bannedIt was with a mixture of pride and regret that I heard that last week immigration judges were explicitly and specifically instructed not to join the Free Movement forum by the two Presidents of the Immigration and Asylum Chambers. It is nice to know the blog is on the senior judicial radar, less nice to be blacklisted. This places immigration judges in the same position as immigration detainees, the only other group of which I am aware that are banned by their custodians from access to the Free Movement forum.

The Internet and social media present challenges to us all, from transforming standard legal business models to offering new ways to immortalise rash moments of misjudged ‘humour’ or to fuelling misplaced accusations of bias as a consequence of social media connections. As a complete coincidence, at the weekend I came across a new paper on exactly this last issue: Ethical Exits: When Lawyers and Judges Must Sever Ties on Social Media by Kelly Lynn Anders in the Charleston Law Review, Vol. 7, No. 2, Winter 2012-2013. Almost inevitably this is from the United States, where social media and the Internet are taken more seriously and are more embedded. Hat tip to Richard Moorhead for Tweeting it.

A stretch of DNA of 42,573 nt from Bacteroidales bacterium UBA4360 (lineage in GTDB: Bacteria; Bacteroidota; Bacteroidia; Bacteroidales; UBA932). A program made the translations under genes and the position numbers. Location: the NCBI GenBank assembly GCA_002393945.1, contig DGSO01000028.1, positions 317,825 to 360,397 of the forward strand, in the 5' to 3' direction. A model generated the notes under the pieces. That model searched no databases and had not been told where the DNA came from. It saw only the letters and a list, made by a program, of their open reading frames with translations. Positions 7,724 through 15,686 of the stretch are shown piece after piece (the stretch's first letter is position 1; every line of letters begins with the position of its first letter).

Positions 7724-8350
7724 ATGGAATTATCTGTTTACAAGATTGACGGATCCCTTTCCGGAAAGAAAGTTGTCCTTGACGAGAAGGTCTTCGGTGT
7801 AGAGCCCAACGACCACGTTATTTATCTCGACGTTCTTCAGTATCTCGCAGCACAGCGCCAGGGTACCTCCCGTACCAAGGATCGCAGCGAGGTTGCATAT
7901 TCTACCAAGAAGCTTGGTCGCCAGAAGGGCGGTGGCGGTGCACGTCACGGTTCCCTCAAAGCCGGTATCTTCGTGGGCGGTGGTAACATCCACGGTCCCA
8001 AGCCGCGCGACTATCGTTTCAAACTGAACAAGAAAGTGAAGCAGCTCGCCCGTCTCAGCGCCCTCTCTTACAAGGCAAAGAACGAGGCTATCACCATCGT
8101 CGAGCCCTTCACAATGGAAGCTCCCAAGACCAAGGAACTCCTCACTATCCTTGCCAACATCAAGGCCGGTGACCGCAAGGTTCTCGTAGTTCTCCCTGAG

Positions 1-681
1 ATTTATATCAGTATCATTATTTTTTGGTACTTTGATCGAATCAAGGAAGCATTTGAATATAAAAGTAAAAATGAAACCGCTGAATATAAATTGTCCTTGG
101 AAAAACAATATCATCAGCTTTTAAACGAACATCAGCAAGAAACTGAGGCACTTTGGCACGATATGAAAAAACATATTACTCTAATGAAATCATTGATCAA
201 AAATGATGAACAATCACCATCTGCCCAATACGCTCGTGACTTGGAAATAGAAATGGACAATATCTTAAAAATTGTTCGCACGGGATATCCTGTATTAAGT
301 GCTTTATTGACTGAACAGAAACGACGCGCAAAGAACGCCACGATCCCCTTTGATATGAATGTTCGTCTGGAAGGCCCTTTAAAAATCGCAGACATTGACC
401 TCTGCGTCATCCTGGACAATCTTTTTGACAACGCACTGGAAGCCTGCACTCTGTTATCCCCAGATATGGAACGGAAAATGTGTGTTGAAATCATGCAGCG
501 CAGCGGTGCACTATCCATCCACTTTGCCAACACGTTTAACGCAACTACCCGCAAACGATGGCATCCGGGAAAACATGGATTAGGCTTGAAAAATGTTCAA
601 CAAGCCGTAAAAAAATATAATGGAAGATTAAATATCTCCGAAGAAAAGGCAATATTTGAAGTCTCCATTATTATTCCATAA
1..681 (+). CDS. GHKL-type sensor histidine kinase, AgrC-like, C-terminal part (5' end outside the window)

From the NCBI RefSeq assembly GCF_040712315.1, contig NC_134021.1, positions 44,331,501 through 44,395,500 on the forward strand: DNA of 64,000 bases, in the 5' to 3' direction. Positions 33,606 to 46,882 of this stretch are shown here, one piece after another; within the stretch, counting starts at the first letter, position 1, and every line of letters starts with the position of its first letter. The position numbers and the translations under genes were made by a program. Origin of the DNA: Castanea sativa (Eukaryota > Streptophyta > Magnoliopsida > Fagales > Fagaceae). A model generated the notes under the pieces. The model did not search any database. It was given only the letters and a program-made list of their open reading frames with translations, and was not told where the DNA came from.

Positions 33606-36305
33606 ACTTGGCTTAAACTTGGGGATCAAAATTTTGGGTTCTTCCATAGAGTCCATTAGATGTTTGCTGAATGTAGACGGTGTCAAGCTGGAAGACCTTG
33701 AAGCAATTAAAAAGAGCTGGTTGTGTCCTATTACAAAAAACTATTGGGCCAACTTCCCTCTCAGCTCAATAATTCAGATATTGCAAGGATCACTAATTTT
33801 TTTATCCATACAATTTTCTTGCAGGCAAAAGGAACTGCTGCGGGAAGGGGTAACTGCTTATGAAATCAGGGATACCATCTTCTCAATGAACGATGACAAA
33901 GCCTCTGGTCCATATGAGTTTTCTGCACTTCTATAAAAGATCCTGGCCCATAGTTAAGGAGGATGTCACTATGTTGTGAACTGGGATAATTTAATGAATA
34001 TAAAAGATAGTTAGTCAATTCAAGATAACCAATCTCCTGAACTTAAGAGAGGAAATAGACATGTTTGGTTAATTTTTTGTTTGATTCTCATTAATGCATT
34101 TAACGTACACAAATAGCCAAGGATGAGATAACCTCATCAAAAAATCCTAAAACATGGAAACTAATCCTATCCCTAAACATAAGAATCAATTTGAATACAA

That said, singling out particular websites for banning orders probably isn’t the right way forward. It is flattering to think that Free Movement is a special case in some way because of its wide readership amongst immigration lawyers and judges. It is just a blog and forum after all, though, not a cesspit of moral turpitude. Will a blacklist of other banned sites be maintained somewhere? Are immigration judges also to be banned from socialising where only claimant lawyers are present at a gathering? Will they be forbidden from being in the same room as a Home Office Presenting Officer where no one else is present? Will they be banned from professional or other organisations from which Home Office civil servants are excluded? What about judges in other areas of law?

Fundamentally, why issue this specific missive when there is already arguably rather better considered guidance from the Ministry of Justice on exactly this issue? That guidance surely says enough: